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[Sandia Lab News]

Vol. 56, Special Issue        March 2004
[Sandia National Laboratories]

Albuquerque, New Mexico 87185-0165    ||   Livermore, California 94550-0969
Tonopah, Nevada; Nevada Test Site; Amarillo, Texas

Back to Lab News Sandia Labs Accomplishments 2004 index

Engineering science, manufacturing, and production

Sandia played an integral role in helping NASA understand the underlying cause of the shuttle Columbia accident. Sandia staff conducted computational analyses and experimental studies to confirm that foam from the external tank impacted and severely damaged the wing leading edge on takeoff. More than 35 Sandians contributed to the investigation in the areas of continuum/non-continuum computational fluid dynamics, aerothermodynamics, impact analyses, and material characterization. Sandia's simulations of the foam impacting the wing leading edge showed the potential for significant damage, and were later confirmed by full-scale impact tests. (9100, 1800, 6100, 8700, 9700, 15400)

Sandia hosted the 7th National Congress on Computational Mechanics with a record-breaking attendance of 1,200 representing 36 countries. The congress featured 62 mini-symposia with 27 parallel sessions each day. Cutting-edge applications and numerical methods research were represented. The main objective was to bring together the diverse communities in computational mechanics, promoting interactions between government/academia/industry. The congress was administered by a web-centric database that accommodated mini-symposium proposals, abstract submission, registration, and technical program administration. This tool will be used with future Sandia-sponsored conferences. (9100)

The Test Capabilities Revitalization team completed the design of the first phase of a $118 million construction line item that will restore critical test capabilities and provide new qualification, weapon development, and model validation capabilities for the 21st century. This $47 million first-phase project will enhance the aerial cable facility mechanical testing capabilities and construct a one-of-a-kind thermal test complex to perform abnormal thermal environment testing of weapons systems and conduct fire physics R&D. (9100, 10800, 1200)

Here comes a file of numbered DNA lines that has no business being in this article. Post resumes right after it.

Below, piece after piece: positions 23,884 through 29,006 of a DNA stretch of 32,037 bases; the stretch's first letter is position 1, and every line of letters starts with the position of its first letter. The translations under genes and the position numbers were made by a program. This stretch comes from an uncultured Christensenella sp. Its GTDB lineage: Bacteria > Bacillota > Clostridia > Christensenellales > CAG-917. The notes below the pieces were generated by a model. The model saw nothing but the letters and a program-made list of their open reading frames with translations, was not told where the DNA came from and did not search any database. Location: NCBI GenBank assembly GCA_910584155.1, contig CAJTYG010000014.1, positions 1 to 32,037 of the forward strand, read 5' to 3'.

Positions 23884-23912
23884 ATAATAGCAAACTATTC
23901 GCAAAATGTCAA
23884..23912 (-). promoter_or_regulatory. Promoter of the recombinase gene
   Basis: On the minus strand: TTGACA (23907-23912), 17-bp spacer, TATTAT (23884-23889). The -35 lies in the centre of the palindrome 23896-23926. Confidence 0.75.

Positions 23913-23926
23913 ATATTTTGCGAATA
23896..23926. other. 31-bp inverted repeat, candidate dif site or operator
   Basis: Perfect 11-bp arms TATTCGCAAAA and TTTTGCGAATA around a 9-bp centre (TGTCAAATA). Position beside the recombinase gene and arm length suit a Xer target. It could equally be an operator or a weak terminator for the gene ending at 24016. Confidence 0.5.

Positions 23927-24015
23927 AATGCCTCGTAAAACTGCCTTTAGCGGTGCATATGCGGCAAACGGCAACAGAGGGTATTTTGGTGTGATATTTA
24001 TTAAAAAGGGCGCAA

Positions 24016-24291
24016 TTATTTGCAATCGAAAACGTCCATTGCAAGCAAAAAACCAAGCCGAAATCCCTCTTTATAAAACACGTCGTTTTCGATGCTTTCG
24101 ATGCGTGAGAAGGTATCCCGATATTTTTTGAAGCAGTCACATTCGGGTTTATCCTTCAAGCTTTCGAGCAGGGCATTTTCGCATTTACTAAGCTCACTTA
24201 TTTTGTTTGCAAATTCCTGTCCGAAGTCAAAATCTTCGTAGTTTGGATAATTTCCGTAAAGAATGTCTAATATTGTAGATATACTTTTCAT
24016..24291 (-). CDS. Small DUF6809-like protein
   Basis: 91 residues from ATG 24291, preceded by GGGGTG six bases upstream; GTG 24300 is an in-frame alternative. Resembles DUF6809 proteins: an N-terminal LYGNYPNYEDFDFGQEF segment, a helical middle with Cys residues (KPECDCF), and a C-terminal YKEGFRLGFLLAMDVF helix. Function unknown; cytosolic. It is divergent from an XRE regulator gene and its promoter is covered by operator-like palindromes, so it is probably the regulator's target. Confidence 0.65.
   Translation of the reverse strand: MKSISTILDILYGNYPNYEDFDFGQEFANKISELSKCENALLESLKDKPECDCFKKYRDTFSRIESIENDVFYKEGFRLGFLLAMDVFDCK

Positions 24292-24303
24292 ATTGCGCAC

The Joint Test Program completed a multi-year process designed to develop a Salinas finite element model to simulate mechanical shock from hostile encounters. A series of model validation tests culminated with system impulse tests which provided excellent data to assess the model utilizing statistical measures of unit-to-unit variability. The data confirmed the conservative quality of the million-element Salinas model. The model simulated responses of multiple non-testable environments, confirming that Sandia components have the capability to survive hostile shocks. (9100, 2100)

ASCI-enabled analysis is supporting W76-1 development and has significantly impacted the fireset mechanical design. Simulations identified design deficiencies and subsequent modifications for meeting requirements. In combination with analysis, a 22-foot drop test in September provided experimental discovery data to reduce modeling uncertainties for the W76-1/Mk4A. Acquired data will also define AF&F (arming, fuzing and firing) component environmental specifications for future qualification testing. This highly instrumented test successfully met all objectives under an aggressive schedule to complete the project before the end of FY03. (9100, 2100)